Patients with acute myeloid leukemia (AML) whose disease relapsed or did not respond to initial chemotherapy had similar outcomes when they proceeded directly to allogeneic stem cell transplantation compared with those who underwent intensive salvage chemotherapy to achieve complete remission first, according to a recent clinical trial. The findings seem to run counter to the common practice of offering stem cell transplantation solely to patients who are in complete remission and suggest many patients may be able to skip the additional step of salvage chemotherapy before receiving a transplant. These findings were presented by Stelljes et al at the 2022 American Society of Hematology (ASH) Annual Meeting and Exposition (Abstract 4).
“Allogeneic stem cell transplantation is a very potent strategy that is curative for many patients,” said senior study author Johannes Schetelig, MD, MSc, of the University of Dresden, Germany. “Our study suggests that the international standard of bringing patients into remission first should be questioned, as it proves that allotransplant should be considered a standard treatment option even for patients with active disease.”
Study Background and Details
Previous research has shown that patients fare better in the long run if they achieve complete remission before receiving a stem cell transplant, but most studies have examined the question retrospectively. The recent study is the first randomized trial to assess whether salvage chemotherapy makes a difference in long-term outcomes after stem cell transplantation.
Researchers enrolled 281 patients treated for relapsed or refractory AML in Germany. Half proceeded directly to stem cell transplantation, and half underwent salvage chemotherapy first. The median time from random assignment to transplantation was 4 weeks among those proceeding directly to transplantation and 8 weeks among those receiving salvage chemotherapy. Researchers tracked outcomes for a median of about 3 years.
The two study groups showed similar outcomes in all key endpoints. The primary endpoint, complete remission at day 56 after transplantation, was achieved in 84.1% of patients in the direct-to-transplant arm and 81.3% of patients in the salvage chemotherapy arm. The groups also had similar rates of overall survival at 1 year (around 70% for both groups) and 3 years (a bit more than 50%) after random assignment. Among patients who were in complete remission at day 56, the two groups also had similar rates of leukemia-free survival at 1 year.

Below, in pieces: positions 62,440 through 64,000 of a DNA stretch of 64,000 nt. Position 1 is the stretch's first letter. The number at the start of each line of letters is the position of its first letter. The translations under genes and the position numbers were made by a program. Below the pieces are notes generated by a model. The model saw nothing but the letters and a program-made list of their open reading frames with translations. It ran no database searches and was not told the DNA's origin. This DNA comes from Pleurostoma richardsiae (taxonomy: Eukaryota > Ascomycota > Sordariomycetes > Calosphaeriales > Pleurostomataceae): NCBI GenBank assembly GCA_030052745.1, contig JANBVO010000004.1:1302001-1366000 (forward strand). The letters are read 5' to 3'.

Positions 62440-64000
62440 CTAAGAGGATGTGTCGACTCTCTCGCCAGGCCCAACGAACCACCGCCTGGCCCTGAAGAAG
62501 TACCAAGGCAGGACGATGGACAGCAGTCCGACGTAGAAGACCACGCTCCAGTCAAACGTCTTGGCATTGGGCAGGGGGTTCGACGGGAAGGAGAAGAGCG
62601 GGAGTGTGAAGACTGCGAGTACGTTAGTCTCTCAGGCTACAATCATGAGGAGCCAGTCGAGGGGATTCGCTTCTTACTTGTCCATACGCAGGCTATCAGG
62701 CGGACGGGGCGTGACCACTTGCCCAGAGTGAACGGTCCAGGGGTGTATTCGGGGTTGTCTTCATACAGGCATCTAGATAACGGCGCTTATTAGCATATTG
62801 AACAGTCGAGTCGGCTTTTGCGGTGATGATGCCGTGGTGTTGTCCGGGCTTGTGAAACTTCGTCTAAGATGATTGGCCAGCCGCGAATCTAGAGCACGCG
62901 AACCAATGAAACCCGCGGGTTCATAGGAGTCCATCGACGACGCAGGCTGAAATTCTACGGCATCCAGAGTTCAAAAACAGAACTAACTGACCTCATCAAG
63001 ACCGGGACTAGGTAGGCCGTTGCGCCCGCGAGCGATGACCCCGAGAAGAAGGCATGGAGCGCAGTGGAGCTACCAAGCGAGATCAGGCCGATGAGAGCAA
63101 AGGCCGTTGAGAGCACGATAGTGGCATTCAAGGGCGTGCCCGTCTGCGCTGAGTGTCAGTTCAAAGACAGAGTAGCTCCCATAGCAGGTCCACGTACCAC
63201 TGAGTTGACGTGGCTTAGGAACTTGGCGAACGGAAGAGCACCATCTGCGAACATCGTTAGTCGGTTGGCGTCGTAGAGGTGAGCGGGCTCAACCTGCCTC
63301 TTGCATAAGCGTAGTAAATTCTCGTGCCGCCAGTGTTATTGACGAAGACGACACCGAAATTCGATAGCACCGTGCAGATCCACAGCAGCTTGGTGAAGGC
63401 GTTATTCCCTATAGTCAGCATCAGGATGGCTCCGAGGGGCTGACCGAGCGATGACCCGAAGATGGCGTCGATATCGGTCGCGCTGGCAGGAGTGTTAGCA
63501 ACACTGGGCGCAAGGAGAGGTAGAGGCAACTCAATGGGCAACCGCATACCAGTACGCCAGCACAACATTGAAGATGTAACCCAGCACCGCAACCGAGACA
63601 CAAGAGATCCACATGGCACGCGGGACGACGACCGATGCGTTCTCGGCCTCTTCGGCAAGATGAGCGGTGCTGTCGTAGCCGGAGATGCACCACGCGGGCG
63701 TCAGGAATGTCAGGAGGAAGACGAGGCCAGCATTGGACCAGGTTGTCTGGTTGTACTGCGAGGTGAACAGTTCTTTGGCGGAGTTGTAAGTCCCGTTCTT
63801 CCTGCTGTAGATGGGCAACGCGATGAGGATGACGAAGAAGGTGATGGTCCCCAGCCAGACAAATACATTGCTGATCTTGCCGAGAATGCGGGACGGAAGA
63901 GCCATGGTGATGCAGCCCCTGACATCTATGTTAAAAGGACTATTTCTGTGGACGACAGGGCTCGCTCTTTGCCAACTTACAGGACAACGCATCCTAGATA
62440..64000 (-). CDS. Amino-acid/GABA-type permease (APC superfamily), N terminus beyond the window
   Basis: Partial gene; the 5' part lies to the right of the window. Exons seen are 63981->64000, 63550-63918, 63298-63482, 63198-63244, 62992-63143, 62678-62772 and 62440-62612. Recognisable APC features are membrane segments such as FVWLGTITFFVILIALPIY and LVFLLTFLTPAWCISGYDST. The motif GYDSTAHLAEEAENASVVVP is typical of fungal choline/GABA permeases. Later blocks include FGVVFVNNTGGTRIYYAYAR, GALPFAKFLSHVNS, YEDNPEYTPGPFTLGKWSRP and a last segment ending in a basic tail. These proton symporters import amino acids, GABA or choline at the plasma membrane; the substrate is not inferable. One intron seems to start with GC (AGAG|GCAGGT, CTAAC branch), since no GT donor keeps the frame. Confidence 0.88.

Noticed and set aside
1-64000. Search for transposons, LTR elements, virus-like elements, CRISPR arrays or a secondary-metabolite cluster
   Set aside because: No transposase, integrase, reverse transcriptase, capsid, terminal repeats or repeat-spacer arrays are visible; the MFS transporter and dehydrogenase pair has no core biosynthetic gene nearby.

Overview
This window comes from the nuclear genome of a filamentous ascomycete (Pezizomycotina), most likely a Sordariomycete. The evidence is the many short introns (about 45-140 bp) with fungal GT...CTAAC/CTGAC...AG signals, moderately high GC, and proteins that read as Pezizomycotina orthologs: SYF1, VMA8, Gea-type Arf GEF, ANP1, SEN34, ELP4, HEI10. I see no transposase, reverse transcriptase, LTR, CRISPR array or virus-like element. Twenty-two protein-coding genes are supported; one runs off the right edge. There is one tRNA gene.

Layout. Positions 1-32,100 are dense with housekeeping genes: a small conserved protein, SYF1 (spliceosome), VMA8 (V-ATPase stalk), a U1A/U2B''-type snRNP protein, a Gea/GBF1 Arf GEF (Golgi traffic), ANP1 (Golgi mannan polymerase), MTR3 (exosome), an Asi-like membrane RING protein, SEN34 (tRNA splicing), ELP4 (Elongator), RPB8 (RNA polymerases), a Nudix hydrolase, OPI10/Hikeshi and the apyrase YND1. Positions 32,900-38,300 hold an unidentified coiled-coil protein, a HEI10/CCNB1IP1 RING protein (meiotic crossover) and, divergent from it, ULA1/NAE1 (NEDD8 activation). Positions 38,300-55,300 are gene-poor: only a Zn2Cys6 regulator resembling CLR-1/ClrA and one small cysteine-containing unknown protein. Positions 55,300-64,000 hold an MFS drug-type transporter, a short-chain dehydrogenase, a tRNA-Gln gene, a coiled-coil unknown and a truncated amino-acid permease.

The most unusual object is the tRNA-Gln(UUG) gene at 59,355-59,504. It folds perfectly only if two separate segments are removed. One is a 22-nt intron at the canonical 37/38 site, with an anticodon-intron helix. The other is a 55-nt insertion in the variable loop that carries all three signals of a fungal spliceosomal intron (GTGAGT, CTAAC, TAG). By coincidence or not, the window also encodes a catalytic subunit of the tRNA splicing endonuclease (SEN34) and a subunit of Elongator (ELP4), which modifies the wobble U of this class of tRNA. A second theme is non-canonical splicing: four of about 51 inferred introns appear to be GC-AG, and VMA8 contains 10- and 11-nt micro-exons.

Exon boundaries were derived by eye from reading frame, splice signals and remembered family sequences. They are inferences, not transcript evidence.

“We were astonished—we never expected these results,” Dr. Schetelig said. “Patients did not gain additional benefit from salvage chemotherapy at all. It suggests we should think about starting the process of allotransplantation as soon as possible.”
Researchers say the findings are likely to come as welcome news for patients and families, as skipping the step of salvage chemotherapy would mean avoiding the added burden of several weeks in the hospital as well as the cost and toxicity associated with that additional treatment. The findings could also increase the number of people eligible for stem cell transplantation.
The findings were consistent across subgroups, although researchers are continuing to analyze the data to determine whether certain subgroups of patients are more likely to benefit from one strategy vs the other. Although achieving a complete remission after transplantation is within reach for the majority of patients, future research should focus on maintaining disease control over the long term, Dr. Schetelig explained.
Disclosure: For full disclosures of the study authors, visit ash.confex.com.The content in this post has not been reviewed by the American Society of Clinical Oncology, Inc. (ASCO®) and does not necessarily reflect the ideas and opinions of ASCO®.